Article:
Non-Resident Indian Parag Agrawal, 37, an IIT-Bombay graduate, has replaced Jack Dorsey as the new Twitter chief executive officer, becoming the youngest CEO among the top 500 US companies.
The Board of Directors unanimously appointed him as the new CEO. Parag Agrawal did his graduation from IIT-Bombay and PhD in computer science from Stanford University.
He joined Twitter in October 2011 as an ads engineer and soon after held the title of the company's 'Distinguished Software Engineer'. He was appointed as its Chief Technology Officer in 2017.
In an email sent to all Twitter employees, Jack Dorsey wrote: "After almost 16 years of having a role at our company from co-founder to CEO to Chair to Exec Chair to Interim CEO to CEO, I decided it is finally time for me to leave."
He then cites three reasons why he is leaving. Dorsey writes, "I've decided to leave Twitter because I believe the company is ready to move on from its founders. My trust in Parag as Twitter's CEO is deep. His work over the past 10 years has been transformational. I'm deeply grateful for his skill, heart, and soul. It's his time to lead."
“We recently updated our strategy to hit ambitious goals, and I believe that strategy to be bold and right,” Agrawal said in an email to employees. “But our critical challenge is how we work to execute against it and deliver results.”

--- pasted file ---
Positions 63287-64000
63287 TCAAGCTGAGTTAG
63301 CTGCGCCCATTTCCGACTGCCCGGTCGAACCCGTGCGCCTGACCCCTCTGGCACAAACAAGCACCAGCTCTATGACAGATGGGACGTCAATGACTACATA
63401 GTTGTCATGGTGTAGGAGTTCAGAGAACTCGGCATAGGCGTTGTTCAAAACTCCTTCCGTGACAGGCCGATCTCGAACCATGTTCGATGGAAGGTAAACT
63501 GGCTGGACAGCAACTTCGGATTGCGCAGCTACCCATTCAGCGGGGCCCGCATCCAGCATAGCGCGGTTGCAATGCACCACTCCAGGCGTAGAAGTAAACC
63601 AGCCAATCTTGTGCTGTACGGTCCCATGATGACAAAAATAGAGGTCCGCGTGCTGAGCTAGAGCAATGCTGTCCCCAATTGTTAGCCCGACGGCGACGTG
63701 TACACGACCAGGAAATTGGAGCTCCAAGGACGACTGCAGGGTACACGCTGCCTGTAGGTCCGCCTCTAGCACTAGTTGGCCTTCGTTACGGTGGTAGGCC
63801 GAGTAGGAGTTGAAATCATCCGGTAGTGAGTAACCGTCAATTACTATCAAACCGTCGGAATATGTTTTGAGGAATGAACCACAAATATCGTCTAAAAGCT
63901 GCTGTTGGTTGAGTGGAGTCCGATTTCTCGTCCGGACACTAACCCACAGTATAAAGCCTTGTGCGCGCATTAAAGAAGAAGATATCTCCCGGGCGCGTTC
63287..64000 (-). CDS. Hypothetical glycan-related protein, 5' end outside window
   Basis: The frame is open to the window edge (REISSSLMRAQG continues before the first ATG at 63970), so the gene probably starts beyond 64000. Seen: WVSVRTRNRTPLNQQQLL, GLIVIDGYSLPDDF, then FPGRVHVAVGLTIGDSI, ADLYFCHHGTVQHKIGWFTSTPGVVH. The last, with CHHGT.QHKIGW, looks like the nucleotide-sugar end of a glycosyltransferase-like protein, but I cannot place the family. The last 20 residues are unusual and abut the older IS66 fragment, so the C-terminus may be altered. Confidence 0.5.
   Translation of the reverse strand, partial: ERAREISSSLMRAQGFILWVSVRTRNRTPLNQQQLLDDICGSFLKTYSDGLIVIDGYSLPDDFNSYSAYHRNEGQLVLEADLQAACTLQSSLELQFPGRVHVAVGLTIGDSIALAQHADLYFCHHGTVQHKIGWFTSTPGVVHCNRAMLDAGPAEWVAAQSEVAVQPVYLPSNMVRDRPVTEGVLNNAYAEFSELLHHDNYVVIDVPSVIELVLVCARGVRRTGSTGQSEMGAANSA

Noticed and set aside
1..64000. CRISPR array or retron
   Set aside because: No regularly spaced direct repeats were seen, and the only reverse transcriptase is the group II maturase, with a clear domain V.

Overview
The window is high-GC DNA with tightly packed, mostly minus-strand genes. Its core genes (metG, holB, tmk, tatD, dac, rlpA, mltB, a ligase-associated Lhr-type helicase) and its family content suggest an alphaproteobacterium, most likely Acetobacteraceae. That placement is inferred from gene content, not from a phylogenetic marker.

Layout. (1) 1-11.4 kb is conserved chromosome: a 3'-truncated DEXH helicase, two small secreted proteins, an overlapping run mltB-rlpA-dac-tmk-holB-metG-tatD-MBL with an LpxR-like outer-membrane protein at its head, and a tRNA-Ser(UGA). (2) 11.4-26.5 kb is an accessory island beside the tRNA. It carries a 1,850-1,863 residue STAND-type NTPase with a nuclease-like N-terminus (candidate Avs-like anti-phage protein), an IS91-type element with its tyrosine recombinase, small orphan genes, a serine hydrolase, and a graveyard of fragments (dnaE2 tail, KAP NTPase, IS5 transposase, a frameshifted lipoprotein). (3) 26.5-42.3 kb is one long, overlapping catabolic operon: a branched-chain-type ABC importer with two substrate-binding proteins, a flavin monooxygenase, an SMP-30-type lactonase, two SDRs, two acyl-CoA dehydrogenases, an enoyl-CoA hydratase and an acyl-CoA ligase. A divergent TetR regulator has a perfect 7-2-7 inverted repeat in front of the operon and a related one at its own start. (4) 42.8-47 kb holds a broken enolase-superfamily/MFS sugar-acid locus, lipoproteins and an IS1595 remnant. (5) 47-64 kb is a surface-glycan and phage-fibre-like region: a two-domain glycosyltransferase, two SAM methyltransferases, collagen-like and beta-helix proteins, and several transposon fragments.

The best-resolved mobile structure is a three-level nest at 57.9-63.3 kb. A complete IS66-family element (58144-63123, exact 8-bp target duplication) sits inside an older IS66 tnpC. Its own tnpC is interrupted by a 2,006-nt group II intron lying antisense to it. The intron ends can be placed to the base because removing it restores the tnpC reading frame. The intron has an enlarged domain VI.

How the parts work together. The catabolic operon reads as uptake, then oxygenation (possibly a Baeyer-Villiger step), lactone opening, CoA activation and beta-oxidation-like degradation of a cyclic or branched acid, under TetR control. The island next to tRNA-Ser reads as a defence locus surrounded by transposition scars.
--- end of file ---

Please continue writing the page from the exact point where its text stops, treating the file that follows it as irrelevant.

Twitter has revealed that as CEO Parag will be given an annual compensation of USD 1 million as well as stock compensation worth USD 12.5 million.
Within Twitter, Parag is considered one of the top engineers. He was once part of the company’s TAG group, which oversaw all the new products and technologies with Twitter. In 2019, Jack Dorsey announced a new decentralised social media project called Bluesky and brought in Parag to look after it.
Agrawal is expected largely to pick up where Dorsey left off, continuing to fight for users being lured away by competitors like TikTok and Instagram. Over the past year, Twitter has fought to end years-long criticism that it has been slow to introduce new features for its 211 million daily users and was losing ground to social media rivals.
He is already facing his first challenge after sitting in the hot seat. Following the announcement, conservatives quickly unearthed one of Agrawal's tweets in 2010 that read: “If they are not gonna make a distinction between muslims and extremists, then why should I distinguish between white people and racists.”